Sravakayana (Skt. śrāvakayāna; T. nyan thos kyi theg pa; C. shengwen sheng; J. shōmonjō; K. sŏngmun sŭng 聲聞乘) is translated as "vehicle of disciples" or "vehicle of listeners".
The śrāvakas are said to be motivated by a feeling of renunciation, the wish to escape from all the realms of samsara by themselves alone.
In the 4th century Mahāyāna abhidharma work Abhidharmasamuccaya, Asaṅga describes those who follow the Śrāvaka Vehicle (Skt. śrāvakayanika). These people are described as having weak faculties, following the Śrāvaka Dharma, utilizing the Śrāvaka Piṭaka, being set on their own liberation, and cultivating detachment in order to attain liberation. While those in the Pratyekabuddha Vehicle (Skt. pratyekabuddhayānika) are portrayed as also utilizing the Śrāvaka Piṭaka, they are said to have medium faculties, to follow the Pratyekabuddha Dharma, and to be set on their own personal enlightenment. Finally, those in the Mahāyāna (Skt. mahāyānika) are portrayed as utilizing the Bodhisattva Piṭaka, as having sharp faculties, following the Bodhisattva Dharma, and set on the perfection and liberation of all beings, and the attainment of complete enlightenment.
Sravakayana within the nine yanas
|The Nine Yanas|
|Sutrayana (Outer Yanas)|
|Three outer tantras|
|Three inner tantras|
Generally speaking, the Sanskrit word ‘shravaka’ has both the meaning of listening and of hearing, so [the Tibetan translation nyenthö literally means] ‘listener-hearer.’ Alternatively, the term can be understood to mean ‘listening and proclaiming,’ in the sense that the shravakas rely on masters and then proclaim to others all the words their teachers have spoken.
The initial entry point, the view, the meditation, the conduct and the results of the śrāvaka vehicle will now be explained below.
i. Entry Point
The śrāvakas are motivated by a feeling of renunciation, the wish to escape from all the realms of samsara by themselves alone. With this motivation, they receive one of the seven sets of pratimokṣa vows, those of a male or female lay practitioner, novice monk or nun, probationary nun, or fully ordained monk or nun, and having received these vows, they practise moral restraint, keeping their vows unimpaired, repairing any impairments that do occur, and so on.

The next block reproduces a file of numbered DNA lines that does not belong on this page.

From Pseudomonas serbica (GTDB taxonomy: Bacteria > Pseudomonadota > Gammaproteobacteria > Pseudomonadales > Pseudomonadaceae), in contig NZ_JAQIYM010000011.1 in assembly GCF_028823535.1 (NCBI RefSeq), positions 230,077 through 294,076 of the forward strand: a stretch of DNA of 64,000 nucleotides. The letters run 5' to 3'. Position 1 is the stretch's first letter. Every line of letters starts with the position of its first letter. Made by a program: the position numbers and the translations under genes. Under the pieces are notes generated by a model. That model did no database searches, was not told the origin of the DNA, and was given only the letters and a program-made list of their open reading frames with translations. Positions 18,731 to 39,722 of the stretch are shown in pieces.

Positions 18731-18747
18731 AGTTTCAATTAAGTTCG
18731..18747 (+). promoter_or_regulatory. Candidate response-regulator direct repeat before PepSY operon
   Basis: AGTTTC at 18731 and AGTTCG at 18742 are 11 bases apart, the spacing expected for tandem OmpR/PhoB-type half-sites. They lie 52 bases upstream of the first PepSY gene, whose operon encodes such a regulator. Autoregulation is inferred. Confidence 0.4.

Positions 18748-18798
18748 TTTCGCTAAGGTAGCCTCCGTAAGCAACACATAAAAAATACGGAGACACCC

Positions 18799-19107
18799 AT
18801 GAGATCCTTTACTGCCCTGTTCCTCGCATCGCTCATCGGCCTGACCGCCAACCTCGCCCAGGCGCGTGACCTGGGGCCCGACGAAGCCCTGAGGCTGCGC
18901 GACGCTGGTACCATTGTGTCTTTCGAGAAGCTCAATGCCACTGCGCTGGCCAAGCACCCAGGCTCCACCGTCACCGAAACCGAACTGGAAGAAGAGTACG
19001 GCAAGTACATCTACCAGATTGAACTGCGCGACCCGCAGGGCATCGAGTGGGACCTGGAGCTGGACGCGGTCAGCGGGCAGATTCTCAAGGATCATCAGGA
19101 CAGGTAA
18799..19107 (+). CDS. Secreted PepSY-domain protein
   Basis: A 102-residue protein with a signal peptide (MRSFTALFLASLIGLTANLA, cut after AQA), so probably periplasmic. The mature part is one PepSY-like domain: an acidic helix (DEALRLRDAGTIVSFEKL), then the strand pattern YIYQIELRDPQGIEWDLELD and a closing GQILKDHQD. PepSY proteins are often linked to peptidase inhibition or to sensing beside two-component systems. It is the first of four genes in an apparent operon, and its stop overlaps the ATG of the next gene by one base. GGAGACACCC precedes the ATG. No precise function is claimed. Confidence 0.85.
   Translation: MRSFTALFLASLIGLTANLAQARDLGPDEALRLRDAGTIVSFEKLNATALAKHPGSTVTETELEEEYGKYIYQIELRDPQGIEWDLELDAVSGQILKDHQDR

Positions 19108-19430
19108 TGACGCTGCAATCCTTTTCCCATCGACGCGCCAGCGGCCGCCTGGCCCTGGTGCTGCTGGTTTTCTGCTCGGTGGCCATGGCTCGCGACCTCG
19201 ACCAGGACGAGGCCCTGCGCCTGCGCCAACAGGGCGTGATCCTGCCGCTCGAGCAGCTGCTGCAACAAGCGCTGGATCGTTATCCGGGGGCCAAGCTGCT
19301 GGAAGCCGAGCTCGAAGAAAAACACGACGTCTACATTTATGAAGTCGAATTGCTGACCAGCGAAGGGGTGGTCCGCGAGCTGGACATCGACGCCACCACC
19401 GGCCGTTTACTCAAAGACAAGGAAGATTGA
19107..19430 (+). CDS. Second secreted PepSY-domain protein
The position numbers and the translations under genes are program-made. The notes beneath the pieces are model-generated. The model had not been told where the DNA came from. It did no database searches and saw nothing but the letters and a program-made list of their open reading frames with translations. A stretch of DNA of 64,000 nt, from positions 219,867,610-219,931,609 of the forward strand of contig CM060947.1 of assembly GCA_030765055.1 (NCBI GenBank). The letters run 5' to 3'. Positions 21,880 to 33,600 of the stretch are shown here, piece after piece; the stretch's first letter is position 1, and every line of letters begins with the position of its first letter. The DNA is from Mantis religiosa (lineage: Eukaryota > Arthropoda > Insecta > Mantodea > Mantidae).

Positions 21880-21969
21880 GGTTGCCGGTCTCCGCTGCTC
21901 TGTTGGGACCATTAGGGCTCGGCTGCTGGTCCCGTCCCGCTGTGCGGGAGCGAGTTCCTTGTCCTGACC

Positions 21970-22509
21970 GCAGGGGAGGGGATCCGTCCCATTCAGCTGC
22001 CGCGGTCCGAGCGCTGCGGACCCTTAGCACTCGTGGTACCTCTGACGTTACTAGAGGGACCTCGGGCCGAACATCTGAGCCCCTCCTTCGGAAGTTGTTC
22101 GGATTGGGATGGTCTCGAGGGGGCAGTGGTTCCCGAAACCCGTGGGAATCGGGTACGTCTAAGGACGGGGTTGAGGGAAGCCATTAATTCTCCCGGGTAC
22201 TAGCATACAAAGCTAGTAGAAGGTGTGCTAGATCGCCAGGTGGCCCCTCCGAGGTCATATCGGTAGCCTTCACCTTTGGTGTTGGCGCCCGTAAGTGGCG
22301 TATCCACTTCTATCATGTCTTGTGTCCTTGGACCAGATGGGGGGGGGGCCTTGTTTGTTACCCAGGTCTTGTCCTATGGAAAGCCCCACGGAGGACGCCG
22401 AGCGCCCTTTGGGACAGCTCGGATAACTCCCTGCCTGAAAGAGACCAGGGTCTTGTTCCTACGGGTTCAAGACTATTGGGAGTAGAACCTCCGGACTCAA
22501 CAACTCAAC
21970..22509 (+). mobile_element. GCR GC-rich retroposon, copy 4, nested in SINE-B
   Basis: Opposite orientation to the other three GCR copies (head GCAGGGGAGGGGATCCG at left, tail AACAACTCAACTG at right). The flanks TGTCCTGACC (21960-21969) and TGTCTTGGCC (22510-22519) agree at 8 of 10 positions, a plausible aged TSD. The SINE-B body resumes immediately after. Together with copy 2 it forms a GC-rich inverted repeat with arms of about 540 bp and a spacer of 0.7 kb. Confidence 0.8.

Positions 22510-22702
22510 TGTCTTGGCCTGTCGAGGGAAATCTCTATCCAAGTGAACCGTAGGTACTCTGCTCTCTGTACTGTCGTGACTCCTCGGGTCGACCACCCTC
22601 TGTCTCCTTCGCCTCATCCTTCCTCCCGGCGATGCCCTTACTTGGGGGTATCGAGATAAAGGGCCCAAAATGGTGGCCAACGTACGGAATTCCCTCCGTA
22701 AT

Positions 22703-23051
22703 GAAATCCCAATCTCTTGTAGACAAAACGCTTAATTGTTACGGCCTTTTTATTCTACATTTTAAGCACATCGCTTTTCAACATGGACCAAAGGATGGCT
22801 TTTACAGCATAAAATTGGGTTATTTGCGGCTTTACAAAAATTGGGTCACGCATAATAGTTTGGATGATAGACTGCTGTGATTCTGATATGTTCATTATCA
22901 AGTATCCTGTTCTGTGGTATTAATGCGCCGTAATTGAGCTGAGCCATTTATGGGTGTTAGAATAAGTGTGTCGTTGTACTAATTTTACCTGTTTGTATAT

As the basis of their path, they determine their view by focusing upon all phenomena included within the five aggregates and realizing that they are devoid of any personal self. They do not understand that all material and conscious phenomena are devoid of true reality, and, asserting a truly real partless particle in perceived objects and an indivisible moment of consciousness, they fail to realize the absence of phenomenal identity.
In terms of the path, they practise both śamatha and vipaśyanā meditation. They realize the state of śamatha by abandoning obstacles and cultivating factors conducive to samādhi, according to the nine stages of resting the mind and so on, and generate the wisdom of vipaśyanā by meditating on the sixteen aspects of the four truths.
They keep to the twelve ascetic practices that avoid the two extreme forms of lifestyle, over-indulgence in sense pleasures and excessive self-punishment.
They attain any one of eight levels of fruition, corresponding to the degree to which they have abandoned the kleshas of the three realms. There are eight levels because the four results of stream-enterer, once-returner, non-returner and arhat are each divided into the two stages known as the emerging and the established.
- Boin-Webb, Sara (tr). Rahula, Walpola (tr). Asanga. Abhidharma Samuccaya: The Compendium of Higher Teaching. 2001. p. 199-200
- A Brief Presentation of the Nine Yanas by Alak Zenkar Rinpoche
- Shravaka yana
- Robert E. Buswell Jr., Donald S. Lopez Jr., The Princeton Dictionary of Buddhism (Princeton: 2014), s.v. śrāvakayāna
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